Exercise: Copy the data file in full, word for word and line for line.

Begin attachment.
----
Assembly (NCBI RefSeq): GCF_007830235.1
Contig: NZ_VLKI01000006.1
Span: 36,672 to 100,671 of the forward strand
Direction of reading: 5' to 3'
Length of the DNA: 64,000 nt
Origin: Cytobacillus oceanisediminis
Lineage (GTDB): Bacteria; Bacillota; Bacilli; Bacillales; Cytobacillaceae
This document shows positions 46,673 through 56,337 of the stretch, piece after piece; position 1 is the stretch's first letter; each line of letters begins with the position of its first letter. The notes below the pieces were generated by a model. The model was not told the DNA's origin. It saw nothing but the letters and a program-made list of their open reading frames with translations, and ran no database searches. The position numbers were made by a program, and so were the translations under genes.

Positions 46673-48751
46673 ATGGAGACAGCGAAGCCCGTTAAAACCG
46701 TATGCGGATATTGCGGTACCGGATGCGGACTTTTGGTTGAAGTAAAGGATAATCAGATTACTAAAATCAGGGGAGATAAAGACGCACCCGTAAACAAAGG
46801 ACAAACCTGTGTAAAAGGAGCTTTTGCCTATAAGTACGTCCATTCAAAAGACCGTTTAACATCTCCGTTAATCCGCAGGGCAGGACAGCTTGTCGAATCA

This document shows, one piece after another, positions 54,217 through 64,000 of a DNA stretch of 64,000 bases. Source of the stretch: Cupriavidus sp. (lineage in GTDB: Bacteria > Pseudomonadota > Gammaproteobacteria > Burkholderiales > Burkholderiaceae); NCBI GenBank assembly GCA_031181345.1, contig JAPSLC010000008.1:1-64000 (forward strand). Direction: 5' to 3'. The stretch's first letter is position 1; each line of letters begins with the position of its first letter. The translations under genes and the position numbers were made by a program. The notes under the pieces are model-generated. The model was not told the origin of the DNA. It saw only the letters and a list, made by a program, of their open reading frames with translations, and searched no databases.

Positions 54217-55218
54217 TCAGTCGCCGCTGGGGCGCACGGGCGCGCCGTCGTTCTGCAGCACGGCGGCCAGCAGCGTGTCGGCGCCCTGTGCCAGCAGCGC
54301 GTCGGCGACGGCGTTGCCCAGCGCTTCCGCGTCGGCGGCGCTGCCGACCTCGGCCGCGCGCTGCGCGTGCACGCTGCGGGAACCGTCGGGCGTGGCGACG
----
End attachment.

Assembly (NCBI RefSeq): GCF_007830235.1
Contig: NZ_VLKI01000006.1
Span: 36,672 to 100,671 of the forward strand
Direction of reading: 5' to 3'
Length of the DNA: 64,000 nt
Origin: Cytobacillus oceanisediminis
Lineage (GTDB): Bacteria; Bacillota; Bacilli; Bacillales; Cytobacillaceae
This document shows positions 46,673 through 56,337 of the stretch, piece after piece; position 1 is the stretch's first letter; each line of letters begins with the position of its first letter. The notes below the pieces were generated by a model. The model was not told the DNA's origin. It saw nothing but the letters and a program-made list of their open reading frames with translations, and ran no database searches. The position numbers were made by a program, and so were the translations under genes.

Positions 46673-48751
46673 ATGGAGACAGCGAAGCCCGTTAAAACCG
46701 TATGCGGATATTGCGGTACCGGATGCGGACTTTTGGTTGAAGTAAAGGATAATCAGATTACTAAAATCAGGGGAGATAAAGACGCACCCGTAAACAAAGG
46801 ACAAACCTGTGTAAAAGGAGCTTTTGCCTATAAGTACGTCCATTCAAAAGACCGTTTAACATCTCCGTTAATCCGCAGGGCAGGACAGCTTGTCGAATCA

This document shows, one piece after another, positions 54,217 through 64,000 of a DNA stretch of 64,000 bases. Source of the stretch: Cupriavidus sp. (lineage in GTDB: Bacteria > Pseudomonadota > Gammaproteobacteria > Burkholderiales > Burkholderiaceae); NCBI GenBank assembly GCA_031181345.1, contig JAPSLC010000008.1:1-64000 (forward strand). Direction: 5' to 3'. The stretch's first letter is position 1; each line of letters begins with the position of its first letter. The translations under genes and the position numbers were made by a program. The notes under the pieces are model-generated. The model was not told the origin of the DNA. It saw only the letters and a list, made by a program, of their open reading frames with translations, and searched no databases.

Positions 54217-55218
54217 TCAGTCGCCGCTGGGGCGCACGGGCGCGCCGTCGTTCTGCAGCACGGCGGCCAGCAGCGTGTCGGCGCCCTGTGCCAGCAGCGC
54301 GTCGGCGACGGCGTTGCCCAGCGCTTCCGCGTCGGCGGCGCTGCCGACCTCGGCCGCGCGCTGCGCGTGCACGCTGCGGGAACCGTCGGGCGTGGCGACG